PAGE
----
Word document download: FCT-1001
3000 B.C. The end of Dvarapa-yuga, (the copper age), and beginning of Kali-yuga (the iron age, the age of quarrel); the advent of Lord Krishna; the compilation of Vedic literature by Vyasadeva. These writings include the Bhagavad Gita, spoken originally by Lord Krishna and the Bhagavat Purana, describing His pastimes. Both are canonical texts for ISKCON.
600 B.C. The appearance of Lord Buddha, who taught the doctrine of Sunya-vada* (“voidism”). He rejected the Vedas as an emergency measure to save the populace from the effects of indiscriminate animal slaughter, ostensibly based on concessionary injunctions within the Vedas.
788 – 820 A.D. The life of Shankaracharya who introduced the doctrine of Advaita-vada (monism). By his teachings, the influence of Buddhism waned within India, as people re-accepted the Vedas.
1017 – 1137 The life of Ramanuja who taught the philosophy of Vishishtadvaita (qualified monism), as the conclusion of the Vedas.
1239 – 1319 The life of Madhva who preached Shuddha-Dvaita-vada (pure dualism). He emphasised the eternal distinction between the soul and God.
1486 – 1534 The life of Sri Chaitanya who taught the philosophy the Achintya bedabeda tattva (inconceivable simultaneous oneness and difference). Although he took initiation into the line of Madhva, he drew elements of his teachings from all four Vaishnava disciplic successions and their leading proponents (i.e. Madhva, Ramanuja, Nimbarka and Vishnuswami). He is considered an incarnation of Radha-Krishna, the Supreme Lord and His consort. He widely popularised the congregational chanting of the “Hare Krishna Mantra” and opposed the rigid and hereditary caste-system. His followers are known as Gaudiya Vaishnavas.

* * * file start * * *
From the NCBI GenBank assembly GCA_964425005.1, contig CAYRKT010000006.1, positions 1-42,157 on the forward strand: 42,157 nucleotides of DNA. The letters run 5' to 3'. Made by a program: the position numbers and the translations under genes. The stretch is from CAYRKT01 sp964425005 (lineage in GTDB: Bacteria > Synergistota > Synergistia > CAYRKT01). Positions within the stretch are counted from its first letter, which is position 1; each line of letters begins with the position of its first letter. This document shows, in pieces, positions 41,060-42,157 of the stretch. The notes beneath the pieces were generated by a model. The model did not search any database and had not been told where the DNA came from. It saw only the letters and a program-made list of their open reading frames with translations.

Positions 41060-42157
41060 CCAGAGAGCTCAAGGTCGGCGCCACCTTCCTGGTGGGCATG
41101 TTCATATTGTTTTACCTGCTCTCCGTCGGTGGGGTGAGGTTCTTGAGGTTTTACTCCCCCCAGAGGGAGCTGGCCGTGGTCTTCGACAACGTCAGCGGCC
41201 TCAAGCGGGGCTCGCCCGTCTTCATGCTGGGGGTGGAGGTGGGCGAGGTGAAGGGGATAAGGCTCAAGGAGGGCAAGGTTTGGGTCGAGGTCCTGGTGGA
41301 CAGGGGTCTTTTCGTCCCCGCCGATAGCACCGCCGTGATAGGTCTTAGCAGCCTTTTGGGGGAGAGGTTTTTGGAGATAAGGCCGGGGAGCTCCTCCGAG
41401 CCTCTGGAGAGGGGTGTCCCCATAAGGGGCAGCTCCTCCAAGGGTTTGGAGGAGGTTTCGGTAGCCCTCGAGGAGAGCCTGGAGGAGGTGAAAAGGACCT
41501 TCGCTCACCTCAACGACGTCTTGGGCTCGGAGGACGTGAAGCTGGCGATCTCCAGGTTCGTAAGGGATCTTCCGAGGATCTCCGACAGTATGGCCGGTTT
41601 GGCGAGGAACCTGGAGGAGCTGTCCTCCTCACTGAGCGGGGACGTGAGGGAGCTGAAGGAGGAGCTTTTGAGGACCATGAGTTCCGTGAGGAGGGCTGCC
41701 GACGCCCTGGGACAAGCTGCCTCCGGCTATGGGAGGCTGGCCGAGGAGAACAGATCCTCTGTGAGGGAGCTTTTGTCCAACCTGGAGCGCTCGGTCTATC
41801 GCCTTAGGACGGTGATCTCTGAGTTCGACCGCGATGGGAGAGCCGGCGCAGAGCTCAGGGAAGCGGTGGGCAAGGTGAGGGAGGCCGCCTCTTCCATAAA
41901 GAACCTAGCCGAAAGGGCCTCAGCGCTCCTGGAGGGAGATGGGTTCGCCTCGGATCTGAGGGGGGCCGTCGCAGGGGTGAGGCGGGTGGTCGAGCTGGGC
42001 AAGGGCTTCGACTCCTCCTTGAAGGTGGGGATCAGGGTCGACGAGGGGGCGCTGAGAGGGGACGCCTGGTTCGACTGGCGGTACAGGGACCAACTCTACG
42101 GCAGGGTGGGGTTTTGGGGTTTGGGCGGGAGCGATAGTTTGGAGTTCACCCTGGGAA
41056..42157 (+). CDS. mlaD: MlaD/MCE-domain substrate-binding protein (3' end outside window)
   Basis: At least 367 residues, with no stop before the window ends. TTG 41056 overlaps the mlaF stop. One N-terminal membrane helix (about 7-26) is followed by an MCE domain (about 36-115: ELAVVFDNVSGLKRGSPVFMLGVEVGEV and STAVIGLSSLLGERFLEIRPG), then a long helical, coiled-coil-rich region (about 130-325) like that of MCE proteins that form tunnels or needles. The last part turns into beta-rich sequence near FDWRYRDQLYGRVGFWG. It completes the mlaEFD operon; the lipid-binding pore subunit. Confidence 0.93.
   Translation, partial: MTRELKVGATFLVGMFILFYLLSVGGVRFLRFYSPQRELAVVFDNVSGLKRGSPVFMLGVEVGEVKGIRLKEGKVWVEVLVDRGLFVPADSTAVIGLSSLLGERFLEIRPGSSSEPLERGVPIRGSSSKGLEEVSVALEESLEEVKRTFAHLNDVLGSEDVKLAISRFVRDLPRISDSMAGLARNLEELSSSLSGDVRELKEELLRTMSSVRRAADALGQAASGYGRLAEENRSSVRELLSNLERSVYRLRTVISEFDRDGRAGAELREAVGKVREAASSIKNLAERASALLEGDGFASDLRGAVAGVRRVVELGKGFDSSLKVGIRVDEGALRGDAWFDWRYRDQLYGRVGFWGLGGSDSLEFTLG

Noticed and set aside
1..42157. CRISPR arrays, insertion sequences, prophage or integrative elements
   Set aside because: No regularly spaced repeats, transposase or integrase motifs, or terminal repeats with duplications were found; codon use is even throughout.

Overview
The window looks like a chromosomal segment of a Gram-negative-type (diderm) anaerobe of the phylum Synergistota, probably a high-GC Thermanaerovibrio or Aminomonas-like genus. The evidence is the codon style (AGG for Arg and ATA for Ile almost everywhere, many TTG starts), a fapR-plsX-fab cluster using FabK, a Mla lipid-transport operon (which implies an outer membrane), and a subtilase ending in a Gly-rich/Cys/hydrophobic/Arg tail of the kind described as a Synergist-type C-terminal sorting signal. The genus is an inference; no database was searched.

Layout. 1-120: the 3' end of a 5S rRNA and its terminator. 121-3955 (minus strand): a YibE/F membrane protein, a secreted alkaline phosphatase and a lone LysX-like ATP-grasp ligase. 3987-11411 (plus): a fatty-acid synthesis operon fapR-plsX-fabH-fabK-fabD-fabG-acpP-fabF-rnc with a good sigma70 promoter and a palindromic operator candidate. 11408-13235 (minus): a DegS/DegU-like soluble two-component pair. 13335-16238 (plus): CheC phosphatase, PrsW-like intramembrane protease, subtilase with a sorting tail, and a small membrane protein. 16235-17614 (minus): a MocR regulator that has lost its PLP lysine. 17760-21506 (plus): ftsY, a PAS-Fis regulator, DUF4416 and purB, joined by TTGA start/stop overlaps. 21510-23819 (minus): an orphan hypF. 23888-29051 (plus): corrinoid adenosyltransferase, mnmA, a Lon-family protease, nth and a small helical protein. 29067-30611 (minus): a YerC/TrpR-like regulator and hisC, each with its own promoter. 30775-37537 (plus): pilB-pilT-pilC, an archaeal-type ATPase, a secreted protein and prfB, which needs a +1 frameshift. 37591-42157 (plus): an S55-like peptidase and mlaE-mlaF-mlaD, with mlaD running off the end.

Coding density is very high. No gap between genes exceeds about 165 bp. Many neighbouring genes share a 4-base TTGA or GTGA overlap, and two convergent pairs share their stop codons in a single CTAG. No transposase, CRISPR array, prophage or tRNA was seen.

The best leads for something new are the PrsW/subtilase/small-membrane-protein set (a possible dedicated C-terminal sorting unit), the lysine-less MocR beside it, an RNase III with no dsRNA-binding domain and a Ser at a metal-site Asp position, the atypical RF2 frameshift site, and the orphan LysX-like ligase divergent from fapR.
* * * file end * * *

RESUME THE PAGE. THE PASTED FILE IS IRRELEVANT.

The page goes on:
1534-1600 A period of consolidation under the direction of Chaitanya’s closest followers particularly Krishnadas Goswami and the Six Goswamis of Vrindavan (headed by Rupa and Sanatana).
17th Century The poetic flourishing of the movement (especially under Narottama Das Thakur)
18th Century A serious decline in which many branches of the tradition misinterpreted the philosophy taught by Chaitanya.
1838-1914 The life of Bhaktivinoda Thakur who re-established the integrity of Gaudiya-Vaishnavism and who predicted the international success of the movement.
1874-1936 The life of Bhaktisiddhanta Saraswati, the son of Bhaktivinoda, who consolidated and expanded his father’s work by establishing 64 centres throughout India.
1965 After more than 40 years of struggle in India, with little apparent success, His Divine Grace A.C. Bhaktivedanta Swami Prabhupada (1896-1977) arrives in New York at the advanced age of 70 carrying the message of the preceptoral succession.
1966 Shrila Prabhupada officially incorporates ISKCON in New York.
1968 Six of Shrila Prabhupada’s disciples arrive in London.
1969 “The Hare Krishna Mantra” reaches the “Top Twenty”; the first temple in Britain opens in London.
1973 Bhaktivedanta Manor in Hertfordshire is established as the national headquarters.
1977 Shrila Prabhupada passes away, leaving:
(1) more than one hundred ashrams, temples, schools and farming communities throughout the world.
(2) more than seventy books on Vedic philosophy, religion and culture.
(3) 10,000 initiated disciples with whom he entrusted the responsibility of furthering the spiritual lineage.